3. The Citizenship and Immigration Services Ombudsman’s 2010 Annual Report delves into the issue of unused green cards and the numerical limits formula. The report details a number of reasons why individuals named as the beneficiary of an approved immigrant classification petition may not complete the green card process and their allocations may go unused, including defects in their immigration history preventing them from completing their application, duplicate filings, or applicants choosing to abandon the process and seek to immigrate elsewhere. U.S. Citizenship and Immigration Services (USCIS) also faces its own processing challenges, which have increased significantly in recent years, that can also delay the process and lead to numbers going unused. The report then details the counts of unused employment and family numbers for the 18 years preceding the 2010 report.
  4. Certain adult children and siblings of U.S. citizens, and adult and minor children of lawful permanent residents, are all subject to the numerical limits on family-based immigration.
  5. Spouses, parents, and unmarried minor children of U.S. citizens are considered immediate relatives for immigration purposes and are not subject to a numerical limit.
  6. The House (H. Rept. 101-723, at p. 36) and Senate (Sen. Rpt. 101-55, at p. 18) committee reports, and the Conference Report (H. Rept. 101-955, at H13236) on immigration legislation in the 101st Congress estimate immediate relative annual numbers to be about 220,000; they set the worldwide limits based on these estimates. However, over the most recent ten years, an annual average of about 479,000 immediate relatives have been admitted.
  7. Not only employment-based green cards are lost this way. Green cards that originate in the family-based system, rolled over to employment-based because they went unused, and then attempted to roll back to family because they are unused again, can be wiped out by the formula.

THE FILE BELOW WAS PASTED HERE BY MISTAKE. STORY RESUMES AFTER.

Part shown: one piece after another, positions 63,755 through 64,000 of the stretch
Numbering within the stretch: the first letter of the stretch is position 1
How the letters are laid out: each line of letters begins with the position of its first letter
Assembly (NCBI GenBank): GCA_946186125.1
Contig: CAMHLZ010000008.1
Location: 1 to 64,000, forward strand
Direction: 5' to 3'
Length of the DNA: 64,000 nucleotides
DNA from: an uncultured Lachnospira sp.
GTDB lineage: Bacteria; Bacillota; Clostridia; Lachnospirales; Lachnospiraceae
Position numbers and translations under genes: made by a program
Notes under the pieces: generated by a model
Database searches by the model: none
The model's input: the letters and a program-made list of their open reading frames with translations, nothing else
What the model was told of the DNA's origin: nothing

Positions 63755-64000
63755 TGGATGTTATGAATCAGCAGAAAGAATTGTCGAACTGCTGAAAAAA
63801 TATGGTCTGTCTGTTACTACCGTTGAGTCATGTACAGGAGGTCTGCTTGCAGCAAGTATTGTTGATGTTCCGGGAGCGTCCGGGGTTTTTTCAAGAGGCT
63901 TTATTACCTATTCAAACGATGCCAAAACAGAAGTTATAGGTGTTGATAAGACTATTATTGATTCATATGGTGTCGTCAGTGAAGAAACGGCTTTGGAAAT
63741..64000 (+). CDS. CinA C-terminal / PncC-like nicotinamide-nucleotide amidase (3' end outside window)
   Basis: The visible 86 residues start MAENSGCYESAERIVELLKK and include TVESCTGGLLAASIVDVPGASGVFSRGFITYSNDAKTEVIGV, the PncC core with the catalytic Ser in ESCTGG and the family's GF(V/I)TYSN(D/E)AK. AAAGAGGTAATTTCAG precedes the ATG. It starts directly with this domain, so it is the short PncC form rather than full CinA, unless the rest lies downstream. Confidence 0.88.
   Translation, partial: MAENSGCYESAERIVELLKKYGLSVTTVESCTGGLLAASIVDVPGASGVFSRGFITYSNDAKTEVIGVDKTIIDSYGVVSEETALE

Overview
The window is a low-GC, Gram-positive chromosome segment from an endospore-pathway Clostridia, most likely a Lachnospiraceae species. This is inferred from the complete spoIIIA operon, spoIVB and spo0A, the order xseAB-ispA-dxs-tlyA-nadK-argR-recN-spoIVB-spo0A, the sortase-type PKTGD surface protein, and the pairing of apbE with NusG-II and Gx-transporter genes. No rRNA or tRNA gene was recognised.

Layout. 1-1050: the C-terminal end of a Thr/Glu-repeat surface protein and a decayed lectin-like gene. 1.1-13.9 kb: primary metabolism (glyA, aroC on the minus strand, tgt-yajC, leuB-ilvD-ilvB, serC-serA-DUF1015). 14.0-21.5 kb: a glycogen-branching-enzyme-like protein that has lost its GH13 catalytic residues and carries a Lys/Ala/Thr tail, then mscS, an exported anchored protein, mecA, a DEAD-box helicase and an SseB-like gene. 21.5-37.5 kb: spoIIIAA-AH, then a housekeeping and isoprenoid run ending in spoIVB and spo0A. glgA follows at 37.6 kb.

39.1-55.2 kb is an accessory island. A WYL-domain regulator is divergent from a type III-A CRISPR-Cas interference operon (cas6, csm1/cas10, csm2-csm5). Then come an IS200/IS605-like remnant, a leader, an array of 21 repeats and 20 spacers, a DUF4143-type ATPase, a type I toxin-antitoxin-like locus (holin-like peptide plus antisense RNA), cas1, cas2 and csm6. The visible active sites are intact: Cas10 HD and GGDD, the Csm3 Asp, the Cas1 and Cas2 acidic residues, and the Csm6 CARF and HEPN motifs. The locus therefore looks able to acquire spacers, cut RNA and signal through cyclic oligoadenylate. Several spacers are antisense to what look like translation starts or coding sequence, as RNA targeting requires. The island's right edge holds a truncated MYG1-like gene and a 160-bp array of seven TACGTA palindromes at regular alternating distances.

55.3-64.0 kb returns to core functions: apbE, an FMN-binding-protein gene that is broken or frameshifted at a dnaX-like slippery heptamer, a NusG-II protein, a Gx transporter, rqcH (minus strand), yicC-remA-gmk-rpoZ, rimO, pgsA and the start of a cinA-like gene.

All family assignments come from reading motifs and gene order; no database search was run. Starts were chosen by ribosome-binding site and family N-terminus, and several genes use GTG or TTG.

8. The Department of State (DOS) typically reports the annual numerical limit as part of the September Visa Bulletin each fiscal year. An archive of visa bulletins is here. The numerical limits for FY 2000-2002 are not available in the Visa Bulletin archive, but were reported in the Yearbook of Immigration Statistics published by the Department of Homeland Security (and before 2002, the Immigration and Naturalization Service, INS), archived here. For every year since 2001, that number has been 226,000.
  9. Beyond the annual numerical limits, the number of green cards that can be issued each year is further limited by country-specific caps, and by processing times and agency capacity to adjudicate filings. Thus, most people who qualify for a green card in a given year will not immediately get one, and instead have to wait until a green card is available. This leads to a growing population of people, many already in the country in temporary status, stuck waiting for a green card to be available.
  10. These backlogs undermine the integrity of the immigration system and make the United States a less attractive destination for immigrants in the future. Many employment-based immigrants in the backlog are looking to other countries, like Canada or Australia, with more expansive and efficient visa systems, while others consider simply returning to their home countries; many, in fact, have already left. This is especially troubling for international students, who have little certainty that they will be able to stay in the country after graduation. The existence and growth of these backlogs undermines the United States’ ability to attract and retain top talent from around the world, keeps families separated from each other, and holds aspiring Americans back from pursuing success in the United States.